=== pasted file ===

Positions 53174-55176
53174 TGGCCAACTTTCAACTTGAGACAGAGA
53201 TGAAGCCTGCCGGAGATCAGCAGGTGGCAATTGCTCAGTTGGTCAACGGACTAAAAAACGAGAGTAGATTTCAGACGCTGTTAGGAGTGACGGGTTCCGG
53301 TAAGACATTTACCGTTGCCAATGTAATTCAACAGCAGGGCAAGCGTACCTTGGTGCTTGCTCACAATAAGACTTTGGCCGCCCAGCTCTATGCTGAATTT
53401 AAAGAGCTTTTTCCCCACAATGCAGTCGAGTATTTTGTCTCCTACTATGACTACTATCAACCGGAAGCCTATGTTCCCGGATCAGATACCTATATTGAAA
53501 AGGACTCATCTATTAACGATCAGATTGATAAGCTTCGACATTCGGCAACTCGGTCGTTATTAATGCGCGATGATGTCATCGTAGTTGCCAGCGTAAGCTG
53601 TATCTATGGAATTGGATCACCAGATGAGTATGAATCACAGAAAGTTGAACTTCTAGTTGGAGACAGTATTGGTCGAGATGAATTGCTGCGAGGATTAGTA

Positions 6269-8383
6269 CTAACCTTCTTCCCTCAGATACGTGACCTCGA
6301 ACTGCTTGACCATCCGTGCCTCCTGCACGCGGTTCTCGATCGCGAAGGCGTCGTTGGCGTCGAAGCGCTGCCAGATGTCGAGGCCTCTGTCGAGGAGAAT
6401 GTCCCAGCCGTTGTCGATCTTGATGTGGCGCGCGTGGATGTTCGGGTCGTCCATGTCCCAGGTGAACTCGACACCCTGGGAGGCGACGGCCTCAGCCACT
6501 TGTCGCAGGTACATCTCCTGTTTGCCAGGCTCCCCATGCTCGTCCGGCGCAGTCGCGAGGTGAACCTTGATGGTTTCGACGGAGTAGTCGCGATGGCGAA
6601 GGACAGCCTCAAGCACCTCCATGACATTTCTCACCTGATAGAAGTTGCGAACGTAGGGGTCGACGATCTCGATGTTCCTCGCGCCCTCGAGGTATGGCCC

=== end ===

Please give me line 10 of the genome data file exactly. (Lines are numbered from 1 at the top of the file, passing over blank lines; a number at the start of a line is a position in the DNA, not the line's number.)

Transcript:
6301 ACTGCTTGACCATCCGTGCCTCCTGCACGCGGTTCTCGATCGCGAAGGCGTCGTTGGCGTCGAAGCGCTGCCAGATGTCGAGGCCTCTGTCGAGGAGAAT